Review: Qvadriga

By Kelsey Rinella 30 Jun 2014 0
The dead horse and flipped chariot probably aren't omens or anything. My charioteer enters a turn at ludicrous speed. The absence of a "soil oneself" button among the available orders seems like a failure of verisimilitude.

Have you ever wanted to race chariots in the Roman Empire? No? Excellent–your prudent approach to risk would do the I saw a lot of red. The real-time (ish) interface kindly color-codes the highlight on your selected order according to the probability that you're about to screw up.[/caption]

The races essentially play out in real time, but you may input commands once every ten seconds which control your charioteer's behavior for the next ten seconds. These include moving in or out on the track, avoiding attacks, accelerating, whipping your horses for an extra speed boost, and whipping your neighbor or bashing him with your chariot. If that seems like a lot of options, I quickly discovered a way of dramatically simplifying things: roll your chariot by taking a tight turn too fast, and your charioteer's only options become "sand off your face while being dragged by a team of horses" and "attempt to walk off the track without being run over". You can either set it up to allow you to input a new command as the prior one resolves, or to pause the game every ten seconds, but the difference is much less important in practice than a strict real-time/turn-based dichotomy would be, because even the more real-time of the options doesn't allow more frequent changes of plan.

The game sports some pleasing touches which wouldn't be worth having in a board game, but give Qvadriga character. For example, when you whip your neighbor, he might manage to grab your whip and pull it away, depriving you of the option to whip anyone else or your own horses for the rest of the race. There are three stadia in Rome; normally, travel from one stadium to another is expensive, but among these three, it's free. The thoughtful little touches to the game system really help sell the theme as integral to the experience, rather than a manipulative bit of tacked-on wonderfulness.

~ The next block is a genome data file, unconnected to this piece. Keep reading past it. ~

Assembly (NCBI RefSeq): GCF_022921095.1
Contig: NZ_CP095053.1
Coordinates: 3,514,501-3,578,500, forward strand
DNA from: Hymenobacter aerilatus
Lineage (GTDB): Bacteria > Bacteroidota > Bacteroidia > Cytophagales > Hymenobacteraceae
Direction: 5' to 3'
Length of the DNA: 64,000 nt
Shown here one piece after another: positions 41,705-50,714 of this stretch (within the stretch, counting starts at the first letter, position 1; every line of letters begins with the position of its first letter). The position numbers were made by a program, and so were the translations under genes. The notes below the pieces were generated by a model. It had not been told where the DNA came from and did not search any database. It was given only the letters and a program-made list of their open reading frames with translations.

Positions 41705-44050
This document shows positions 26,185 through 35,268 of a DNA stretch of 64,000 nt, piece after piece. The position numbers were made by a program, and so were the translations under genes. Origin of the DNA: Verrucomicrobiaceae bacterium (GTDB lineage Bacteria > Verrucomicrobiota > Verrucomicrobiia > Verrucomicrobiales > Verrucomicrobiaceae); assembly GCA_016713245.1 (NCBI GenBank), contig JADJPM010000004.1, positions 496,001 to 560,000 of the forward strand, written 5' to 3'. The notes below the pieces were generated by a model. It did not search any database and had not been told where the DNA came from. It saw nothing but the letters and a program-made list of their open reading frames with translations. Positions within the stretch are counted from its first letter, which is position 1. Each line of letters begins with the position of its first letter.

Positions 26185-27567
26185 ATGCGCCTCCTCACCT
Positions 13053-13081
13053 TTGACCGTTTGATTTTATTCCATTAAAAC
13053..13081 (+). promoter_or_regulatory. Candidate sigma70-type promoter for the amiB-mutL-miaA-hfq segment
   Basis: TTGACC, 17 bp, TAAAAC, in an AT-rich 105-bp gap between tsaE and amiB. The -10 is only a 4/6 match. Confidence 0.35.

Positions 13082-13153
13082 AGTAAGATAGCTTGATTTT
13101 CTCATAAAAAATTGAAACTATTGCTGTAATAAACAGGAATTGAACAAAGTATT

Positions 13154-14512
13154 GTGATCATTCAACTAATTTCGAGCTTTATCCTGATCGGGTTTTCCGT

The Praesina faction gives me more durable charioteers, which was quite helpful, given my unintentionally sadistic playing style. The management screen gives me the option to do things like hire a doctor or buy a new chariot for the poor fool who flipped in the last race.

Though the racing interface is clear and functional after a few plays, the rest of the interface was, sadly, ported poorly. Tap detection on buttons is terribly inconsistent, and little attention seems to have been paid to tailoring the interface for touchscreens. Frequently, it seems as though tooltips were the intended method of delivering help, yet they are unavailable in this version. Perhaps the most egregious example is the vestigial close button cluttering up numerous upper right corners of windows, a software solution to a problem already solved absolutely consistently and transparently by a hardware button. It's so foreign on the iPad that I thought it was simple a crash bug the first time I tapped it and was kicked out to my home screen.

Fortunately, though there are puzzling irritations with the interface, they detract more from the perception of quality than from the substance of the game. Qvadriga offers a big world with many strategic options and an evocative tactical racing experience which is quick enough to retain the tension and danger of a brutal sport, yet still allows you the opportunity to make decisions deliberately. Though the simultaneous order input mechanic in the races is often used to put the focus on out-thinking a live opponent, in this single-player-only game it keeps your mind on the racing. Well, that and the not-dying.

Qvadriga was played on an iPad Air for this review.

Review: Qvadriga

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